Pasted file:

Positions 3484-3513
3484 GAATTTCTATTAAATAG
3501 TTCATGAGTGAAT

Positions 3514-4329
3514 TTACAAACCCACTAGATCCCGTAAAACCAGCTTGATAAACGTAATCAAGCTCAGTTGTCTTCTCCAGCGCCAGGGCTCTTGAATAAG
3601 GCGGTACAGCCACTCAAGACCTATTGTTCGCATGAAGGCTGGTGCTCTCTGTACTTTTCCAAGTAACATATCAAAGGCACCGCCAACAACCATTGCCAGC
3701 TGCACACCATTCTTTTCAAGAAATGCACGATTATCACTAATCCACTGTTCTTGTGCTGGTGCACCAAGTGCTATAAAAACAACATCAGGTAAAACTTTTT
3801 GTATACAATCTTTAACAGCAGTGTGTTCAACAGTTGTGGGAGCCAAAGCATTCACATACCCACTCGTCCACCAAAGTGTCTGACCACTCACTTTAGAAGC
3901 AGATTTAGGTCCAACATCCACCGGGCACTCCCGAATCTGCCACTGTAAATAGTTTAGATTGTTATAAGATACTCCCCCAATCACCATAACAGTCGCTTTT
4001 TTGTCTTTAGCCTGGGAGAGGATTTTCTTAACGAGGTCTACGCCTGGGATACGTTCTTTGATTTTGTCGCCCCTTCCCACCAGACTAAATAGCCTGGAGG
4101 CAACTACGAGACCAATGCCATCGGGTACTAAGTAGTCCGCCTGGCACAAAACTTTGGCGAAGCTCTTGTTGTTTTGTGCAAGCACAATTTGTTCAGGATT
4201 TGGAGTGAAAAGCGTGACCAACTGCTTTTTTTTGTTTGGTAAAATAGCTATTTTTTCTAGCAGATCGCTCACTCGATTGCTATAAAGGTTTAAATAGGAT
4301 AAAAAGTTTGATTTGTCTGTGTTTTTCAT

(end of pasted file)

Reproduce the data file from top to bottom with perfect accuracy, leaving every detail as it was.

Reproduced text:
Positions 3484-3513
3484 GAATTTCTATTAAATAG
3501 TTCATGAGTGAAT

Positions 3514-4329
3514 TTACAAACCCACTAGATCCCGTAAAACCAGCTTGATAAACGTAATCAAGCTCAGTTGTCTTCTCCAGCGCCAGGGCTCTTGAATAAG
3601 GCGGTACAGCCACTCAAGACCTATTGTTCGCATGAAGGCTGGTGCTCTCTGTACTTTTCCAAGTAACATATCAAAGGCACCGCCAACAACCATTGCCAGC
3701 TGCACACCATTCTTTTCAAGAAATGCACGATTATCACTAATCCACTGTTCTTGTGCTGGTGCACCAAGTGCTATAAAAACAACATCAGGTAAAACTTTTT
3801 GTATACAATCTTTAACAGCAGTGTGTTCAACAGTTGTGGGAGCCAAAGCATTCACATACCCACTCGTCCACCAAAGTGTCTGACCACTCACTTTAGAAGC
3901 AGATTTAGGTCCAACATCCACCGGGCACTCCCGAATCTGCCACTGTAAATAGTTTAGATTGTTATAAGATACTCCCCCAATCACCATAACAGTCGCTTTT
4001 TTGTCTTTAGCCTGGGAGAGGATTTTCTTAACGAGGTCTACGCCTGGGATACGTTCTTTGATTTTGTCGCCCCTTCCCACCAGACTAAATAGCCTGGAGG
4101 CAACTACGAGACCAATGCCATCGGGTACTAAGTAGTCCGCCTGGCACAAAACTTTGGCGAAGCTCTTGTTGTTTTGTGCAAGCACAATTTGTTCAGGATT
4201 TGGAGTGAAAAGCGTGACCAACTGCTTTTTTTTGTTTGGTAAAATAGCTATTTTTTCTAGCAGATCGCTCACTCGATTGCTATAAAGGTTTAAATAGGAT
4301 AAAAAGTTTGATTTGTCTGTGTTTTTCAT